The project aims to serve the national interest by introducing Quantum Information Science and Engineering (QISE) education to partnering institutions in the Southeastern United States. Quantum technology, using QISE concepts, has the potential to change the world. For this emerging field, educating the workforce and broadening participation in QISE now are crucial to prepare future generations for related emerging technology fields and enabling the development of QISE practical applications. Five universities (The University of Tennessee at Chattanooga, Middle Tennessee State University, Tennessee Tech, Fisk University, and Auburn University) have assembled a team of experts to provide QISE training to community colleges and universities in the Southeast, including first-generation college students, women, and historically underrepresented populations in STEM.
Not Accepting Applications

Primary Investigator: Hongbo Zhang, hongbo.zhang@mtsu.edu   Additional PIs: Greg Rushton, greg.rushton@mtsu.edu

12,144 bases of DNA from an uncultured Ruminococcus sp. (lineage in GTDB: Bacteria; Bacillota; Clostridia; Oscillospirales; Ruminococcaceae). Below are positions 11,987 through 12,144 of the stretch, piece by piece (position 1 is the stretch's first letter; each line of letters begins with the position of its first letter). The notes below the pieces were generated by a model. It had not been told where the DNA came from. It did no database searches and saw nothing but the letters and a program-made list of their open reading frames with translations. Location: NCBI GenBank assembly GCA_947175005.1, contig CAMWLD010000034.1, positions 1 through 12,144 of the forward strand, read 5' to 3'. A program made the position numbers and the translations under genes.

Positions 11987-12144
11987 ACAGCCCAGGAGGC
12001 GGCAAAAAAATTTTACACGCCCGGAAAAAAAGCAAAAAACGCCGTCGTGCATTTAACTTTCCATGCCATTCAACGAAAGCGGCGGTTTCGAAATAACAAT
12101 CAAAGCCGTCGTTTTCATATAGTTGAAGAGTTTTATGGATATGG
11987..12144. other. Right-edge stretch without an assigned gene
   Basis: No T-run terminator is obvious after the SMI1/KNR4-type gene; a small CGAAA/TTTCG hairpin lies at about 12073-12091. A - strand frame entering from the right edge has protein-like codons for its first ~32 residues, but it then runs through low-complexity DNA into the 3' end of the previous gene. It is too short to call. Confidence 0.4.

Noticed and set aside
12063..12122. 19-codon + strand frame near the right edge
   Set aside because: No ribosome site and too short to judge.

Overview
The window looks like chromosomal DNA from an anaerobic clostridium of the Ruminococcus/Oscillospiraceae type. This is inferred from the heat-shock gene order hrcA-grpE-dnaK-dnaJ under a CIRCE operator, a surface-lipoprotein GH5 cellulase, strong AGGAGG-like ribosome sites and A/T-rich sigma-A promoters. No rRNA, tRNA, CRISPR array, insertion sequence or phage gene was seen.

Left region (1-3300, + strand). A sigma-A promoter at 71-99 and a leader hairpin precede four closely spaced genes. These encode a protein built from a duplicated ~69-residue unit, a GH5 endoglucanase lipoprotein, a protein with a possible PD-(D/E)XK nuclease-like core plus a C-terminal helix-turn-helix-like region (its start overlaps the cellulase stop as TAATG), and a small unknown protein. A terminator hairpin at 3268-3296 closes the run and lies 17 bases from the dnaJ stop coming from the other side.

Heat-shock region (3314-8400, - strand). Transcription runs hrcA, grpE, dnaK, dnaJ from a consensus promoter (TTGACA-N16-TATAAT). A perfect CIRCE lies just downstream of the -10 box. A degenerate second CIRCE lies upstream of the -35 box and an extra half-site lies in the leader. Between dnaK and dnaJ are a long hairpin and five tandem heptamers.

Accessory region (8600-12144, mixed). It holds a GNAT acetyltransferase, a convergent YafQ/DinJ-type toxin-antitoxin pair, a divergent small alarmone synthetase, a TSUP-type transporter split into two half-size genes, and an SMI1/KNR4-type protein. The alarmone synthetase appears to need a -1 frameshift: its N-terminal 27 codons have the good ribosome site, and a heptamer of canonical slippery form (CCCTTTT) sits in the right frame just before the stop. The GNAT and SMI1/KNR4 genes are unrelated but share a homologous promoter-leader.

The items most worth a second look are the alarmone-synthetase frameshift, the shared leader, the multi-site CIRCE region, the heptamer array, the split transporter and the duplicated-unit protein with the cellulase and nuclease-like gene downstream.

Sponsor: National Science Foundation Sponsor Award Number: 2306285
Award Amount: $199,683
Award Start Date: 8/1/2023 Award End Date: 7/31/2025
Field: STEM Education Activity: Public Service
Abstract: 
The global robotics technology market size is expected to grow three times from 2021 to 2030. There is, however, a limited workforce pipeline to sustain the rapid growth of the industry demands, leading to increased workload and decreased quality of output. To resolve these challenges, this project will investigate effective engineering educational methods to prepare future robotics engineers. The research will leverage industry partners’ needs to formulate the industry requirements for robotics engineers. The research will immerse learners in engaging learning environments emphasizing human-robot interactions for effective learning of robotics technologies. Various real-world robotics engineering tasks will be used through the learning process. A virtual reality application will be developed to create immersive learning environments to explore the development of robotics software, hardware, motion control, and object manipulation. Hands on activities and projects will be used in the classes to boost the learning efficacy of the robotics technology. Iterative and rigorous evaluation will ensure the learning outcomes to maximize the impacts on the formation of engineering workforce of robotics.